About 80 percent of commonly used baby products recently surveyed by researchers at the University of California at Berkeley, contain toxic or untested halogenated flame retardants, and 36 percent contain chlorinated Tris--a toxin that, along with the related brominated Tris, was banned for several years in the 1970s.
What's more, the flame retardants--there to meet California standard TB117 that consumer items withstand a small open flame--are easily rendered ineffective when put in, for instance, baby furniture with fabric covers that are not required to be resistant, says chemist and visiting scholar Arlene Blum, who helped organize the study just reported in in the journal Environmental Science and Technology.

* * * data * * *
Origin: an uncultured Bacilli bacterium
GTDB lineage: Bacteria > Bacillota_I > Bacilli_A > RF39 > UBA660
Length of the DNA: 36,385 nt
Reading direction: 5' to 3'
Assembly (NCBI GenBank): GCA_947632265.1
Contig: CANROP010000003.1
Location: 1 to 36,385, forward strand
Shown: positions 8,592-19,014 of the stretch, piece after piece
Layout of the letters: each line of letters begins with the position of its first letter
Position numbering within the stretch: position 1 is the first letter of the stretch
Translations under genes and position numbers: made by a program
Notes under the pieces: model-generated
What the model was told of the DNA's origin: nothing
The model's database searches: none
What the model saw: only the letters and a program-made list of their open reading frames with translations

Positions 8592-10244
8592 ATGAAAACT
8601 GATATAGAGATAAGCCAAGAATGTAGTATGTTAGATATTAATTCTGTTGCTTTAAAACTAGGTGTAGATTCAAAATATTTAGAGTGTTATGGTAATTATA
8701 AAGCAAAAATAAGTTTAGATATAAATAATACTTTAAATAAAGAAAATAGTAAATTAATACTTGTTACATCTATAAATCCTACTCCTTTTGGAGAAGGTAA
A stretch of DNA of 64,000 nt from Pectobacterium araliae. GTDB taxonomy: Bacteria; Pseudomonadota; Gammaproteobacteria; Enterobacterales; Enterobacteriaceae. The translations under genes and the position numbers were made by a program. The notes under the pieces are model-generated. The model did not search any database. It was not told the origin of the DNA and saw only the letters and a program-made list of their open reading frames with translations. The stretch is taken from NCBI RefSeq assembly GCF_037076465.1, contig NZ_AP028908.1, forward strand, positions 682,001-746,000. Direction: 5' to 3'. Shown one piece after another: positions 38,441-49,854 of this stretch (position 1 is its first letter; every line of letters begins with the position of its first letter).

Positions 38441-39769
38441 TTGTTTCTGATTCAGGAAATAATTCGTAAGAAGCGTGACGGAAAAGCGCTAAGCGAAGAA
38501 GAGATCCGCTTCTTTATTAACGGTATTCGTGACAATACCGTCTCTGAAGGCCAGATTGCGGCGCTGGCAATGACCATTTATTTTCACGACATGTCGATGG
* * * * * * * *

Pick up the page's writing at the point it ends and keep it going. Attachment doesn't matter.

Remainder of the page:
"The California furniture flammability standard called TB117 does not provide proven protection from fire," she says. "If we can change that requirement, we can have a positive effect worldwide, because these flame retardants are not just a California or U.S. problem--they've become global pollutants."
The semi-volatile chemicals get into the air and then into dust, where researchers say they can be ingested or form films on walls and windows. (An April 2011 UC Berkeley study found that Latino children in the U.S. have seven times the level of flame retardants in their blood than those living in Mexico.)… Read more